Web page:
Home foreclosure sales in Texas are always the 1st Tuesday of every month. You must be given notice of the sale by certified letter. In most cases, filing bankruptcy will stop the sale as long as you file and give notice of the bankruptcy filing before the sale takes place.
Notice of Foreclosure
Once the borrower falls behind on mortgage payments, taxes, or insurance, the mortgage company will send a notice of intent to accelerate. This means that the borrower can expect to receive a letter that states how much the mortgage is behind. The letter states a deadline to catch up on the past due payments. Occasionally, this letter also sets a sale date. Still, typically, a second letter is sent if the mortgage is not brought current by the deadline set in the notice of intent to accelerate.
The notice of foreclosure sale must be given at least twenty days before the sale date unless your mortgage paperwork requires a longer amount of notice. The notice must be given by certified mail. Some panicked people have been known to avoid a foreclosure sale by not picking up their certified mail notice. That won’t work. It is extremely important to pick up all certified mail notices. The law only requires that the mortgage company properly mail notice of the sale. If the borrower doesn’t receive the notice, the sale is still going to happen.
If a home loan is a home equity loan, Texas requires an extra step before a mortgage company can set the sale date. A suit must be filed to obtain an Order allowing the sale to go forward.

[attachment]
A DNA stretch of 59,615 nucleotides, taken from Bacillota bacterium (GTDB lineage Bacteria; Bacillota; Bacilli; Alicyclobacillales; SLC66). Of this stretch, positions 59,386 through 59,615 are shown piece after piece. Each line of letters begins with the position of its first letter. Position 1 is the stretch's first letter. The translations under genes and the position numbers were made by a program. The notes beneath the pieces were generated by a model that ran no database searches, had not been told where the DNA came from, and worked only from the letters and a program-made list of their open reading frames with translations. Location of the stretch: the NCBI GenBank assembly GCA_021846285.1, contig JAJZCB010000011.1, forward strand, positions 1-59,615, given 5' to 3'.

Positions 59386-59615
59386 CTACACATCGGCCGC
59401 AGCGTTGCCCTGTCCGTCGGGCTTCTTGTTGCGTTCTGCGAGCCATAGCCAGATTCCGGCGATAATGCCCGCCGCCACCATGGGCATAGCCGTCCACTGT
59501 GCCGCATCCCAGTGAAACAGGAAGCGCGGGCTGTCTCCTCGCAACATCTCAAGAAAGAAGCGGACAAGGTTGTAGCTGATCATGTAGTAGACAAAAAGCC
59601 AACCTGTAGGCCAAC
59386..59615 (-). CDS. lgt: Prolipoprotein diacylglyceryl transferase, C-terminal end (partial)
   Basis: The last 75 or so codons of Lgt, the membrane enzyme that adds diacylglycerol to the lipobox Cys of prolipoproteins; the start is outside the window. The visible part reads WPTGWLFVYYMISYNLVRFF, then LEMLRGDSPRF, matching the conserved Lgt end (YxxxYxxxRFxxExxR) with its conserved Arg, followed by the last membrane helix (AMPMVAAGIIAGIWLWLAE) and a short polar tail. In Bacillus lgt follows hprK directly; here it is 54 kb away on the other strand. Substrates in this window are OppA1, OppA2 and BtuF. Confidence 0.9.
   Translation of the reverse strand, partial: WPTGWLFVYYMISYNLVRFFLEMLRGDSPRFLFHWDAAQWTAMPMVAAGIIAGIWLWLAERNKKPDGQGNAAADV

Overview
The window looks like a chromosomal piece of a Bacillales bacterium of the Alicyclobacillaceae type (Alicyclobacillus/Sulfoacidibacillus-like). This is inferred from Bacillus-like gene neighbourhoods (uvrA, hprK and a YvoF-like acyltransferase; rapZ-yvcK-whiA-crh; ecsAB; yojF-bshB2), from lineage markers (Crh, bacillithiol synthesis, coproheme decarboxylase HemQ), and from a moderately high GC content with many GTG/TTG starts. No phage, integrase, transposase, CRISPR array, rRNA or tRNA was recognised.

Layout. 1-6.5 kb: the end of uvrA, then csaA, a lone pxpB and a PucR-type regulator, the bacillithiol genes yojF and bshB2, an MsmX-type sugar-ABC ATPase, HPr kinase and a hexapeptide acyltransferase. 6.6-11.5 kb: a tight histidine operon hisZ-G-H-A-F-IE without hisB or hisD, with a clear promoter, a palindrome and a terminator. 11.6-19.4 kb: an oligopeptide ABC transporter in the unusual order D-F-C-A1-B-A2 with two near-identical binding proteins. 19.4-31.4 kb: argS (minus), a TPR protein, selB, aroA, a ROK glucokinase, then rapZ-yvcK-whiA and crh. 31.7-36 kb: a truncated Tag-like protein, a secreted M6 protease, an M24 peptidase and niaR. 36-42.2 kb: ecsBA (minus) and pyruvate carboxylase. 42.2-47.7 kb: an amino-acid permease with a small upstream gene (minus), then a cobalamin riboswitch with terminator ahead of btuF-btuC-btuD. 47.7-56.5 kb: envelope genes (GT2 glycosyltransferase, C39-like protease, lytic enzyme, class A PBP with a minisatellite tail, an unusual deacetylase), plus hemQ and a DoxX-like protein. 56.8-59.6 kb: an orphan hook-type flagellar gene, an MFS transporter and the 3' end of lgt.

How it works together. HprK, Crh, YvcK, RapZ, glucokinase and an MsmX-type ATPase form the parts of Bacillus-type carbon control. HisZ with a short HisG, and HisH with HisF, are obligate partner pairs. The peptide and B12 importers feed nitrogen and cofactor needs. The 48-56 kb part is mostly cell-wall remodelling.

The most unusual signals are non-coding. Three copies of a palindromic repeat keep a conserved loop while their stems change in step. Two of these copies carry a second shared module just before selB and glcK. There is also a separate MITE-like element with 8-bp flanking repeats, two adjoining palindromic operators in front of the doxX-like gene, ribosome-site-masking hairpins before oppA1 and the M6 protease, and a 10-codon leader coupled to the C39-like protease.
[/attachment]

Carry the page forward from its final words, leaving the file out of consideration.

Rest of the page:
Foreclosure day is always the first Tuesday of every month. In addition to sending a written notice, the foreclosure sale notice must be posted by the County Clerk in the county where the property is located. Some counties post foreclosure notices online. While you should not rely on the online records, Gregg County property owners can access the Gregg County website’s foreclosure list. Harrison County property owners may also view the foreclosure list online. The online foreclosure list is posted as a courtesy. Just because a sale is not published online does not mean that the home has not been posted at the Courthouse.
Stopping the Sale
Filing bankruptcy will usually stop the foreclosure sale, but the bankruptcy must be filed before the sale occurs. The foreclosure trustee must be notified of the bankruptcy, and the stay must be in place for the sale to be stopped. Consulting a bankruptcy attorney early in the process is important to allow time for a case to be prepared and filed and proper notice sent to the foreclosure trustee.
Your Next Step to Dealing with a Foreclosure
If you are behind on your home and want to keep it, Chapter 13 bankruptcy may help you get caught up. In most cases, though, the debtor still has to make a regular mortgage payment plus a catch-up payment through the Chapter 13 plan. Other requirements, such as keeping insurance and taxes paid, will also have to be met.
A borrower who is behind on your mortgage and has received a threat of foreclosure should contact an attorney immediately. Once a valid sale occurs, you probably cannot get your home back, even if you file bankruptcy.